327. [MAP]. MELISH, John (publisher). Map of the United States with the Contiguous British & Spanish Possessions.... Philadelphia, 1816. Copper-engraved map, original full and outline coloring by state or territory, illustration of the U.S. national symbol of eagle and shield above title; neat line to neat line: 89 x 146 cm; overall (including selvage): 91 x 149.5 cm; sectioned and mounted on contemporary cartographical linen (40 sections), original pale bluish grey silk selvages, original tan and blue marbled paper backing on verso of two sections. Other than discoloration of linen backing, the map is very fine and fresh with only a touch of barely noticeable light foxing to a few sections, with exceptionally brilliant coloring. In very worn and split original pull-off covers. With the map is the following book: MELISH, John. A Geographical Description of the United States, with the Contiguous British and Spanish Possessions, Intended as an accompaniment to Melish’s Map of these Countries....Third Edition. Philadelphia: Published by the Author, 1818. 4 engraved maps (Boston, New York, Philadelphia, Baltimore). 8vo, contemporary black roan over marbled boards. Very worn, fair copy only. American Imprints (1818) 44791. Howes M490.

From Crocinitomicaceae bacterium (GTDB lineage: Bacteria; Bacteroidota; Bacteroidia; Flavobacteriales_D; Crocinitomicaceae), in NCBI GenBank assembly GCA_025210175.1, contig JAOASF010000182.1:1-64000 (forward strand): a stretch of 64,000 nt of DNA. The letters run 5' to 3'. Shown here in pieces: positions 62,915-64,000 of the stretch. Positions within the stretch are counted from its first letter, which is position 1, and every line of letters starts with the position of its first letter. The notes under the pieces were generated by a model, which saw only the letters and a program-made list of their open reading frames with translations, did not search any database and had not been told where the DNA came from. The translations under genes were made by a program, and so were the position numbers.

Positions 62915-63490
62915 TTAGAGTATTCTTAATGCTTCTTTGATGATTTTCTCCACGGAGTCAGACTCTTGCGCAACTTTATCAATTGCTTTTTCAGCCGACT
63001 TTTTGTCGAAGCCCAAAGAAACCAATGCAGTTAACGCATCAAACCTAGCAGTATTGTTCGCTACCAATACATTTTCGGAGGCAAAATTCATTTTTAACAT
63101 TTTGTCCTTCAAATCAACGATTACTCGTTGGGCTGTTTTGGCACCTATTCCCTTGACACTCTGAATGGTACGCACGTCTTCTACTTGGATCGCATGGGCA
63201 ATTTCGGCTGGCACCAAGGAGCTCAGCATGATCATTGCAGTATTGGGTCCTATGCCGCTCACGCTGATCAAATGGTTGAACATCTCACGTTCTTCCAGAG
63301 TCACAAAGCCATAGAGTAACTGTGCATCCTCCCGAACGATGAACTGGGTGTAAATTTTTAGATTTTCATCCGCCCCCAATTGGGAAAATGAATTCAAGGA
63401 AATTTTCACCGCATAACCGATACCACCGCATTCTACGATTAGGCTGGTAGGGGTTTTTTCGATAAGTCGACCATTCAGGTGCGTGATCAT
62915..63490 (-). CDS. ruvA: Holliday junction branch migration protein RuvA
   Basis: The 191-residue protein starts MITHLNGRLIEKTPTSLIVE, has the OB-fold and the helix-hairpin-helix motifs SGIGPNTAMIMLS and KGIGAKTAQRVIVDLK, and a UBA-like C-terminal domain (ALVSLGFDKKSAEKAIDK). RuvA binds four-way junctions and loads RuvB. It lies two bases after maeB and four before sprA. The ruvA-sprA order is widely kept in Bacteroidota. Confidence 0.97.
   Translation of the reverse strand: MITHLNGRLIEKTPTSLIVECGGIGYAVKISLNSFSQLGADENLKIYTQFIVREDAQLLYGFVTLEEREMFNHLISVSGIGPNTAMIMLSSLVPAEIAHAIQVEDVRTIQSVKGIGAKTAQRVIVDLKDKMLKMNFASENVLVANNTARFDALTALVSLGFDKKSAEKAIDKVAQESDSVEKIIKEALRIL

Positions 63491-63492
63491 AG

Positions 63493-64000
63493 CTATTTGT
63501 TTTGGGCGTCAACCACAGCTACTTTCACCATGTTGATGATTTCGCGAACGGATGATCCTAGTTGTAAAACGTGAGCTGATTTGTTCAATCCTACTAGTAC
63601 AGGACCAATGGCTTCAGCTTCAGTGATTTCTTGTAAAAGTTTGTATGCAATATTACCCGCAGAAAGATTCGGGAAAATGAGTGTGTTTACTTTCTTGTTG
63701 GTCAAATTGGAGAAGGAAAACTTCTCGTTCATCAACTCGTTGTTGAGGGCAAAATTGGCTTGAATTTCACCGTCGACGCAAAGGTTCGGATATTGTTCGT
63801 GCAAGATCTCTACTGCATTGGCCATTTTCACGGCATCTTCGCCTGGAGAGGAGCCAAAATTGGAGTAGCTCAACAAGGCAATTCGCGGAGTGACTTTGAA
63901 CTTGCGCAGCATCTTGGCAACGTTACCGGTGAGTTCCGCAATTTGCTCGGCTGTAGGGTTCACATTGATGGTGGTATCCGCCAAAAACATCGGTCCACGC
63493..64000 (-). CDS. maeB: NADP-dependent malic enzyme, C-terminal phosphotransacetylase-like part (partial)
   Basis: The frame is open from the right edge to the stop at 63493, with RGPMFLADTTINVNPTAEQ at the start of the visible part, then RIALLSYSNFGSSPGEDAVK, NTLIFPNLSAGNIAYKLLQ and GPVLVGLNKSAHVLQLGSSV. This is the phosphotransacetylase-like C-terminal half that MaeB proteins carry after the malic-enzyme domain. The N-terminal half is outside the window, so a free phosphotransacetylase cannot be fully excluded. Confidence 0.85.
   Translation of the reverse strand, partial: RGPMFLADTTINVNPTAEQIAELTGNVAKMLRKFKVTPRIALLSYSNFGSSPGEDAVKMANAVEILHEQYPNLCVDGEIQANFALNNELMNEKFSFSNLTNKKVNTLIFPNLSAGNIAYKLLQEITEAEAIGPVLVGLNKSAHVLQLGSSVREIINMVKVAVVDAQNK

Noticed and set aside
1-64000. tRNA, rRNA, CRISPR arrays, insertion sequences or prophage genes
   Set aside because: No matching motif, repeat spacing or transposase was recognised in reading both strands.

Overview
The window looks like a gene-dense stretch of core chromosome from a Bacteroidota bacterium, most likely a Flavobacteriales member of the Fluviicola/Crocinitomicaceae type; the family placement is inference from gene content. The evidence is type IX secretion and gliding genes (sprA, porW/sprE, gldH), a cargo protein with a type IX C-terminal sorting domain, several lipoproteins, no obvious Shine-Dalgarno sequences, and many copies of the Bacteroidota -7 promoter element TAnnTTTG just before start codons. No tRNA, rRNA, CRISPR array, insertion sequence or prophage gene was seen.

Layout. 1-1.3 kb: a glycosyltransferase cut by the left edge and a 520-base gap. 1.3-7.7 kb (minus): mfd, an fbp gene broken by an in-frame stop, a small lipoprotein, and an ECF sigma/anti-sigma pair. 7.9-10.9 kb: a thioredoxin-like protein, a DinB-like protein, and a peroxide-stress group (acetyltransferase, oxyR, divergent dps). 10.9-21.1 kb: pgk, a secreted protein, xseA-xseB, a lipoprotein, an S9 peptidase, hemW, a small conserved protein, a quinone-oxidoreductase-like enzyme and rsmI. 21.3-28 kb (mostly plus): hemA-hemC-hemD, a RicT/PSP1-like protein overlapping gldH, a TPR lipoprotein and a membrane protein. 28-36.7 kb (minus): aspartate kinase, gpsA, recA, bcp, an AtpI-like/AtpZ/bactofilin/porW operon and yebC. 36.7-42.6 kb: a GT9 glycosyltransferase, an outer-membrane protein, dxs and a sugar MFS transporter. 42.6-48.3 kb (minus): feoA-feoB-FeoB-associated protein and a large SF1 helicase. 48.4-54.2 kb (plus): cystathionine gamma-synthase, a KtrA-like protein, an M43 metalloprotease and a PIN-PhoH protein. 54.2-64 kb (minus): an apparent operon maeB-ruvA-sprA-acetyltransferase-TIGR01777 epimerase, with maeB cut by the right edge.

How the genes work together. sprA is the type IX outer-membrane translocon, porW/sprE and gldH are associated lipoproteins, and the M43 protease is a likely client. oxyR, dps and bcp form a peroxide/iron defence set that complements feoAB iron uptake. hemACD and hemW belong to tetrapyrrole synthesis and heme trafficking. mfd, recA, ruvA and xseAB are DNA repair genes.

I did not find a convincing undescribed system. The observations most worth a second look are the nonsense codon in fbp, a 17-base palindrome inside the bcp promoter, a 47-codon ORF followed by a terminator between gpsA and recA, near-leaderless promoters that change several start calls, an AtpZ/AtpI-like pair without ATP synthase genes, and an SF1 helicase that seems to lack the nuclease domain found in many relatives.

First edition, Ristow’s fifth state. Ristow, “John Melish and His Map of the United States” in “À la Carte, Selected Papers on Maps and Atlases”, Library of Congress, Washington, 1972, pp. 162–182. Streeter Sale 3799.Cohen, Mapping the West, pp. 102–104. Edney, Matthew H., Mapping the Republic: Conflicting Concepts of the Territory and Character of the U.S.A., 1790–1900: “Melish dramatically expanded the geographical frame of the Republic. His initial concept, developed during the War of 1812, was to map the United States as far West as the Rocky Mountains. But he soon realized that it would be much better to extend the map all the way to the Pacific Ocean.... Melish foreshadowed the idea of ‘Manifest Destiny.’” Howes M490. Martin & Martin 26 (commenting that the map is “of lasting value” because of the “widespread dissemination of new information concerning Texas geography”). Rumsey 5168: “The first large scale detailed map made in the U.S. that showed the entire country from the Atlantic to the Pacific... Notwithstanding the many issues, the map has become extremely rare.” Wheat, Mapping the Transmississippi West 322, Vol. II, pp. 62–64: “A landmark map.” This map shows a feature labeled “Southern Pass,” perhaps a reference to present-day South Pass, Wyoming (Continental Divide), which, if true, would be the earliest such reference on a separately printed map to this feature. ($50,000-75,000)